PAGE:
February 9, 2016

Tonto Creek flows along the northern edge of Tonto National Forest, just beneath the Mogollon Rim in central Arizona. It feeds Theodore Roosevelt Lake, and makes up one of many tributaries that flow into the Salt River. As the creek continues to flow south, forming narrow channels through rocky canyons, it meets the Hellsgate Wilderness. The foreboding wilderness name depicts jagged rocky terrain that surrounds canyon depths up to a thousand feet. The creek continues to flow south through the wilderness, and eventually widens across flatter land that opens up into the Sonoran Desert.

The Tonto Creek Hatchery, managed by the Arizona Game & Fish Department, is located at the headwaters of the creek and is open to the public during visiting hours. Tonto creek is stocked with Rainbow Trout, and young Apache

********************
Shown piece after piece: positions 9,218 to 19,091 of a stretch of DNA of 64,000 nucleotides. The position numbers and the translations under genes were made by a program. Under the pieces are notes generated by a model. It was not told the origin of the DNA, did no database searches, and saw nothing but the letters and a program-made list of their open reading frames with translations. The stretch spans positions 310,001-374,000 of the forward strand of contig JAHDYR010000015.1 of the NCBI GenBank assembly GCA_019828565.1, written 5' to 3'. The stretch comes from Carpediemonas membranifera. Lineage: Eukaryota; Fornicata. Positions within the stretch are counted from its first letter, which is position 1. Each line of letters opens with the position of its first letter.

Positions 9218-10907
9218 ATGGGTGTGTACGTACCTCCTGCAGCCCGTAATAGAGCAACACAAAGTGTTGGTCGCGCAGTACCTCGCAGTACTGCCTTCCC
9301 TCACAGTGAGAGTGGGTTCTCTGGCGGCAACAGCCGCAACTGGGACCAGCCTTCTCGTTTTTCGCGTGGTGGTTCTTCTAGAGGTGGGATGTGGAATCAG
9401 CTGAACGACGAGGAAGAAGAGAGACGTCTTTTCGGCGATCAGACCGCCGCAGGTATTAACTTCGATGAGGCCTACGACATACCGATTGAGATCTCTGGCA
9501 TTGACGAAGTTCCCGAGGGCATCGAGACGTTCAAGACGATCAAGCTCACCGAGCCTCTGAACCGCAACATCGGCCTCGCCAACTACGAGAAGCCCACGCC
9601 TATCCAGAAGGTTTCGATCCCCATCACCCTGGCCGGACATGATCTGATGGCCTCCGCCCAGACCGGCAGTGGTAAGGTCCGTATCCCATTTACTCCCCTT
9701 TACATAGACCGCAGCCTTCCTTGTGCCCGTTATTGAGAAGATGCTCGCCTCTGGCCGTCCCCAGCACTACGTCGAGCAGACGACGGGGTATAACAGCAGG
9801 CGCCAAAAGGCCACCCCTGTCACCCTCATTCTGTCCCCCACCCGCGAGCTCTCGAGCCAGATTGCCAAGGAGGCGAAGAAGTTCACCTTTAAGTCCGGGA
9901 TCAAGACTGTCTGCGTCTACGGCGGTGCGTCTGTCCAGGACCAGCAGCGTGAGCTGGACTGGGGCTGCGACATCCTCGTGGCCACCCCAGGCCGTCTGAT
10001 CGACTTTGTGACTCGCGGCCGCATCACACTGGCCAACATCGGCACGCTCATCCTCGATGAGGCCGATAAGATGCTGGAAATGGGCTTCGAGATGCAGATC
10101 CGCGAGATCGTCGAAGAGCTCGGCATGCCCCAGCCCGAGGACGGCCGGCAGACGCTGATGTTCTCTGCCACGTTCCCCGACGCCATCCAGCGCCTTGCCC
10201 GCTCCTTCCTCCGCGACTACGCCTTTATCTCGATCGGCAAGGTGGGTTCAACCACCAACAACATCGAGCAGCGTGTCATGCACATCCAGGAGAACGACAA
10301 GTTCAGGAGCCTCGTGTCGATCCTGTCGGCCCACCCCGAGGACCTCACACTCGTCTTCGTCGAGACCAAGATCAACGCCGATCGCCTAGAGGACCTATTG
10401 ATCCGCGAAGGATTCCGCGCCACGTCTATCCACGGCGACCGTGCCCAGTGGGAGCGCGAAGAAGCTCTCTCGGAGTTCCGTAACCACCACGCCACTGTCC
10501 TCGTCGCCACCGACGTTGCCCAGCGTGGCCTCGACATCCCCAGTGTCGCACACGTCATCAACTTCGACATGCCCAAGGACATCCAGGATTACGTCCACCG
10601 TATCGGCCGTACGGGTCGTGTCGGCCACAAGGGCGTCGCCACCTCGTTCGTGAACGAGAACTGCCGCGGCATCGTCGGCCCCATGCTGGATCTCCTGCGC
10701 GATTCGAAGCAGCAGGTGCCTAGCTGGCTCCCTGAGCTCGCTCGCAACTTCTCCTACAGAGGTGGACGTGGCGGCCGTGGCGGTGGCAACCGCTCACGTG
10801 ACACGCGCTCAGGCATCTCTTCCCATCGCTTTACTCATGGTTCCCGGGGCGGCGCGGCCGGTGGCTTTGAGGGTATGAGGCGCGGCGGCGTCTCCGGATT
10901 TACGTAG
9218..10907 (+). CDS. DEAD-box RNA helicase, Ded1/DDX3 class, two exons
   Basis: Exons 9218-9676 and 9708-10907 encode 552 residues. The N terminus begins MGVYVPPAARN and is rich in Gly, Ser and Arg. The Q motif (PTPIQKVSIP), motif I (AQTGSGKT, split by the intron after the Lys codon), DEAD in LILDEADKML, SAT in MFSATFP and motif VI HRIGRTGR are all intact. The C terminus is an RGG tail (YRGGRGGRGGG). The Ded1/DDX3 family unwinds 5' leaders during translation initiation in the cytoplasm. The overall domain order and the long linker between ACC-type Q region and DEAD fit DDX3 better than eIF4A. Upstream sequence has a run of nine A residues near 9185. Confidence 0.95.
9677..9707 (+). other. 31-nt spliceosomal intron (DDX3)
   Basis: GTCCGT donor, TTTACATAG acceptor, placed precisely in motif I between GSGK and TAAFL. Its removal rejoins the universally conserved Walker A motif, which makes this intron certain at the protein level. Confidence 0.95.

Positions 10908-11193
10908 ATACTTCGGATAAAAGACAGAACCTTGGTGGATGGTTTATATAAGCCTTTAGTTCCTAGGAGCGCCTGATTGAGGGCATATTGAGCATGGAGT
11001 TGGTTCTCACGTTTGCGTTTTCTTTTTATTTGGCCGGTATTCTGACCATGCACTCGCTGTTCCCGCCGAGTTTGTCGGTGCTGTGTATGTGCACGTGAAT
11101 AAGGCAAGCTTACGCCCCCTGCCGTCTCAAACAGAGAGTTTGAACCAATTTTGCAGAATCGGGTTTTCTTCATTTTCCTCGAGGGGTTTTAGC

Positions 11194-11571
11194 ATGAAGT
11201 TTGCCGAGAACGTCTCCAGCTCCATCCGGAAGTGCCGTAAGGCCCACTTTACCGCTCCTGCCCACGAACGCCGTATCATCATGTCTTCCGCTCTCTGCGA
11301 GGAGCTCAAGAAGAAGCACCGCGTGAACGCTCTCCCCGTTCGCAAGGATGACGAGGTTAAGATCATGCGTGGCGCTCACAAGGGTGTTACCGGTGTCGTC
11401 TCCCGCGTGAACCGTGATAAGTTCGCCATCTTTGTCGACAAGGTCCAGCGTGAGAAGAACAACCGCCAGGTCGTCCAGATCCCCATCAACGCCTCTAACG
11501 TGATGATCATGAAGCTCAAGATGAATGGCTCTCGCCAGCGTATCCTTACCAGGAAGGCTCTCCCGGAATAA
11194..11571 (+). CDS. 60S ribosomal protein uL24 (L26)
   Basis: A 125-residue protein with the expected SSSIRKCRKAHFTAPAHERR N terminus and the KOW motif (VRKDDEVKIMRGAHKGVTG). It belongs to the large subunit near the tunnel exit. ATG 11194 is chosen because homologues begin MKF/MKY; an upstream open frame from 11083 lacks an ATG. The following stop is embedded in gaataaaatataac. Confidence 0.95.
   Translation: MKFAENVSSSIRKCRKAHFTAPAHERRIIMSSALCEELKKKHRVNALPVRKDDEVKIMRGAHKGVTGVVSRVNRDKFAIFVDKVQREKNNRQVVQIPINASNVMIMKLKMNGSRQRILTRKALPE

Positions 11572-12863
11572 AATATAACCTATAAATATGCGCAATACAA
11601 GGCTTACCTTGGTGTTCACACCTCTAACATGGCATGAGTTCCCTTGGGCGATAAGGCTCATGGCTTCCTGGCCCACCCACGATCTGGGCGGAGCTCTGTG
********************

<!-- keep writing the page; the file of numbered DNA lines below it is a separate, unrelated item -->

Willow Flycatcher

Trout populations are reared here before re-stocking as adults in other creeks with suitable spawning habitat. Recreational day-use sites are located close to the hatchery. They are wonderful areas to have picnics among the pine forests. There are also multiple camping sites to begin your trek along several hiking trails in the area. It’s not uncommon to find Bald Eagles perching nearby while fly fishing along the creek.

Tonto Creek flows along the small town of Gisela, south of Payson, whose pioneering roots began with miners. No matter how you choose to experience Tonto Creek, you have many options for day-trips or overnight stays. Spend time along the northern stretches of the creek hiking through cool pine forests in the middle of Summer. Hike along the southern stretches of the creek to observe a real desert oasis, and catch a glimpse of the endangered Willow Flycatcher in the Spring.

Featured photo of Tonto Creek courtesy of the HikeArizona.com, where the Del Shay Trail crosses Tonto Creek.

Anne Stahley is a Water Conservation Specialist with the City of Glendale’s Conservation & Sustainable Living Division, one of fifteen Water – Use It Wisely partners to offer water saving advice and programs. Discover more water-worthy sites to visit across the state by checking out our Celebrate Arizona Water blogs.